To date, no systematic review investigating the safety and antidepressant effects of iTBS versus HF-rTMS were published. To fill this gap, we performed this systematic review to evaluate the efficacy and safety of iTBS versus HF-rTMS in the treatment of patients with TRD. Based on the findings of Mutz et al.’s study (28), we hypothesized that iTBS has a similar antidepressant effect as HF-rTMS in adult patients with TRD.
Search strategy and screening criteria
Two researchers (X-JL and Z-JQ) systematically searched the Cochrane Library, PubMed, EMBASE, PsycINFO, Chinese Journal Net, and WanFang databases from inception to 19 November 2022 to identify relevant studies using the following search terms: “(“intermittent theta-burst stimulation” OR (intermittent* AND “theta-burst stimulation”) OR iTBS)” AND (trans-cranial magnetic stimulation OR transcranial magnetic stimulation OR rTMS OR TMS) AND (depress* OR dysphor* OR melanchol* OR antidepress*). Additionally, the references of identified RCTs (26, 27) and relevant articles (29, 30) were manually searched to identify missing studies on the safety and efficacy of iTBS versus HF-rTMS for TRD.
As recommended by the Preferred Reporting Items for Systematic Reviews and Meta-Analyzes (PRISMA) guidelines (31), any published RCTs comparing iTBS and HF-rTMS for TRD were included when they met the following inclusion criteria, which were developed based on the PICOS principles: Participants: adult patients (more than 18 years) with a primary diagnosis of TRD defined by the respective studies; Intervention: treatments as usual (TAU) plus active iTBS; Comparison: TAU plus HF-rTMS (≥ 5 Hz); Outcomes: the primary outcomes of interest were the study-defined response and study-defined remission as measured by HRSD or MADRS; secondary results were the rates of discontinuation and adverse events; Study: only published RCTs comparing the safety and efficacy of iTBS and HF-rTMS for patients with TRD were eligible for inclusion in this systematic review. Numerous studies have found that a standard run of iTBS (600 pulses/session) presents similar or more potent excitatory effects in brain regions than conventional rTMS (32–34). As recommended previously (20, 26), the 3-min protocol of iTBS has a unique advantage in reducing treatment time. Thus, only studies examining daily treatment using a standard dose of 600 pulses of iTBS were included. Studies focusing on other modalities of iTBS, such as accelerated iTBS (≥2 sessions/day) (35) and prolonged iTBS (1800 pulses per session) (36), were excluded. Review articles, meta-analyzes, and case reports or case series were also excluded.
Data extraction for each included RCT was conducted by two independent researchers (X-JL and Z-JQ) using a standardized Microsoft Excel sheet, focusing on the following subjects: study design, participant characteristics, parameters of iTBS and HF-rTMS, and treatment outcomes from the original research. Any differences in data entry between the two researchers (X-JL and Z-JQ) were discussed with a senior author (D-BC), if necessary. For the missing information or clarification, we would contact the author(s) by email or telephone.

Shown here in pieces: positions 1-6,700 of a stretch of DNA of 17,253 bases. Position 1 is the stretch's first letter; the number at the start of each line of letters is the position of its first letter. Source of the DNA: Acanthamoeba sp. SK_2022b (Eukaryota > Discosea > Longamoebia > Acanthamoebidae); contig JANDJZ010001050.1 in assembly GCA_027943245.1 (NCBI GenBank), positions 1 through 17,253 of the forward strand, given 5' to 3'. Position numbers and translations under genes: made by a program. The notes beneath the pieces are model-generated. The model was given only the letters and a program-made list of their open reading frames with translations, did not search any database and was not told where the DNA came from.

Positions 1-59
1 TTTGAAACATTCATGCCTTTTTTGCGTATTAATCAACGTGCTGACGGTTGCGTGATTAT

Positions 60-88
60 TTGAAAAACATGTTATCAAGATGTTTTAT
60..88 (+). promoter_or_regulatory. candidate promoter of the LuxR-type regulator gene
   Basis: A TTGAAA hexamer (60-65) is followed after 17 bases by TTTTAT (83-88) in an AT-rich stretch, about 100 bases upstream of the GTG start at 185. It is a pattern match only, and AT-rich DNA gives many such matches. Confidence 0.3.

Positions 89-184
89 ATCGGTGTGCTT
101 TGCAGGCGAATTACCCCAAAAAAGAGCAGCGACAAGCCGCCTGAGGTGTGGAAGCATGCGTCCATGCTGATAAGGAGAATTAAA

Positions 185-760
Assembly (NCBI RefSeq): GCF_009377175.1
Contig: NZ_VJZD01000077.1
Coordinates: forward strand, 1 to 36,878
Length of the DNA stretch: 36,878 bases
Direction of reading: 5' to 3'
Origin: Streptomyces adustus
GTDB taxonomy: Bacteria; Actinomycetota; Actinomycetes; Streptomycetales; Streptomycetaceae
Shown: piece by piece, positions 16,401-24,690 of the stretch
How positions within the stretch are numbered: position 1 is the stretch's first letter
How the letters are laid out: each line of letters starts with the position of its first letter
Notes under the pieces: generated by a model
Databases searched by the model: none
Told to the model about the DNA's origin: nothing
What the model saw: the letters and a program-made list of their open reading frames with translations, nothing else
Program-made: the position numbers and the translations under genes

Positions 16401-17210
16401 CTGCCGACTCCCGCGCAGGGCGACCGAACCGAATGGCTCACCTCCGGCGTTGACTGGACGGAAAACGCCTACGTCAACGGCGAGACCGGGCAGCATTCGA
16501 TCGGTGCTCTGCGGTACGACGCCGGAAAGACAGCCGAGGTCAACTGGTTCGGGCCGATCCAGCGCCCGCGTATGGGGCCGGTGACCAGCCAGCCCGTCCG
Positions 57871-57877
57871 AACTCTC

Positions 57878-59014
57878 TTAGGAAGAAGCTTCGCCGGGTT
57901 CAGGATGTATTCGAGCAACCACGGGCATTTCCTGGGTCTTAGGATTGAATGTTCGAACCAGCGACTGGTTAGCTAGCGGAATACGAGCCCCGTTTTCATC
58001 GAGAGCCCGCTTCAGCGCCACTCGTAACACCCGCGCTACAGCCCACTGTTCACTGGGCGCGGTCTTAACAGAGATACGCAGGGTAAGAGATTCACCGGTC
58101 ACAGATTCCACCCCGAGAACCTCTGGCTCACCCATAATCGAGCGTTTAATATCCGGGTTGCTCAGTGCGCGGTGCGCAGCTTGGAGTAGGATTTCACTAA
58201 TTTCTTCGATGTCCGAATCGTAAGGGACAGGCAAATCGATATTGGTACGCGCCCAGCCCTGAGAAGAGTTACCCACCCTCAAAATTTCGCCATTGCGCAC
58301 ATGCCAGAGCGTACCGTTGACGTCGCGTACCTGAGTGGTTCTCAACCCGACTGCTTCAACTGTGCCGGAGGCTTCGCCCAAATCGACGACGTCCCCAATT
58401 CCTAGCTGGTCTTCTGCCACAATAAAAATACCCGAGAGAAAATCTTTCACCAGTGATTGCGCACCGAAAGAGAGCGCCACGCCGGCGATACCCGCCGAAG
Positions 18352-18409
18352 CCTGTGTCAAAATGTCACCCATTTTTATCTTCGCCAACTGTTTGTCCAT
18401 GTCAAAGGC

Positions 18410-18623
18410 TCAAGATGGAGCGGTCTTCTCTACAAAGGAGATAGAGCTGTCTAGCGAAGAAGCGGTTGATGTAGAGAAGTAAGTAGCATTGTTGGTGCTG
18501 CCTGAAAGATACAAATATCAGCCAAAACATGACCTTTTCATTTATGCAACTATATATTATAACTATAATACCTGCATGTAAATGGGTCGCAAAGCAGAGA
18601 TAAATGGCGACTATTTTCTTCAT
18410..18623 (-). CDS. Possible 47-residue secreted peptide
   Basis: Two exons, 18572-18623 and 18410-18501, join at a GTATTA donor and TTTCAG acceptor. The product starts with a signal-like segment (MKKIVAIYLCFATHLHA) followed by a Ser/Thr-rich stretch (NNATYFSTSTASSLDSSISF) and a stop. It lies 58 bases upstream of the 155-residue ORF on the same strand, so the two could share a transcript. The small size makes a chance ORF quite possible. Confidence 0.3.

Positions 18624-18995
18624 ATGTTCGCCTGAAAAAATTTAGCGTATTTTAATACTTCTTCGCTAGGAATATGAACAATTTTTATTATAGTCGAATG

Study quality assessment
Two researchers (X-JL and Z-JQ) independently assessed the quality of the included RCTs using the Jadad scale (37) and Cochrane risk of bias tool (38). RCTs with a Jadad score ≥ 3 were considered to be of high quality (39). In addition, the overall evidence level and strength for all primary and secondary outcomes were rated by using the Grading of Recommendations Assessment, Development, and Evaluation (GRADE) system (40).
We initially retrieved 959 articles by searching the above databases. Ultimately, 2 RCTs (26, 27) met the inclusion criteria of the present systematic review. The study selection process is presented in Figure 1.
Figure 1. PRISMA flow diagram. iTBS, intermittent theta burst stimulation; PRISMA, Preferred Reporting Items for Systematic Reviews and Meta-analyzes; RCTs, randomized controlled trials.
The characteristics of the included studies
Table 1 provides a summary of clinical characteristics and the detailed treatment protocols for each included RCT (26, 27). Two RCTs (n = 474) compared the efficacy and safety of iTBS (n = 239) and HF-rTMS (n = 235) for adult patients with TRD. In the two RCTs, the dose of iTBS (50 Hz) was 600 pulses per session, and the doses of HF-rTMS ranged from 1,600 to 3,000 pulses per session. Participants in iTBS groups experienced a total dose of 12,000 pulses in both RCTs, and the total dose of HF-rTMS varied from 32,000 to 60,000 pulses. Their mean duration of illness ranged from 19.5 to 23.3 months, and the proportion of male patients with TRD was between 31.7% and 40.6%. The treatment duration in both studies was 20 days.
Table 1. Participant characteristics and HF-rTMS/iTBS parameters of each included study in this systematic review.
Study quality assessment
Figure 2 presents the Cochrane risk of bias for the two included RCTs. Two RCTs (26, 27) were judged to be low risk regarding selection bias, blinding, attrition and reporting bias. As shown in Table 1, the Jadad scores of the two studies (26, 27) were 5 points (high quality). On the basis of the GRADE guidelines, the overall evidence level for the 17 primary and secondary outcomes of the two included RCTs (26, 27) ranged from “moderate” (5.9%, 1/17) to “high” (94.1%, 16/17; Supplementary Table S2).
As shown in Table 2, two RCTs (26, 27) reported the rates of study-defined remission and response at the intervention endpoint. Among the two RCTs, no group differences were found regarding the overall rates of response (iTBS group: 48.0% versus HF-rTMS group: 45.5%) and remission (iTBS group: 30.0% versus HF-rTMS group: 25.2%; all Ps > 0.05).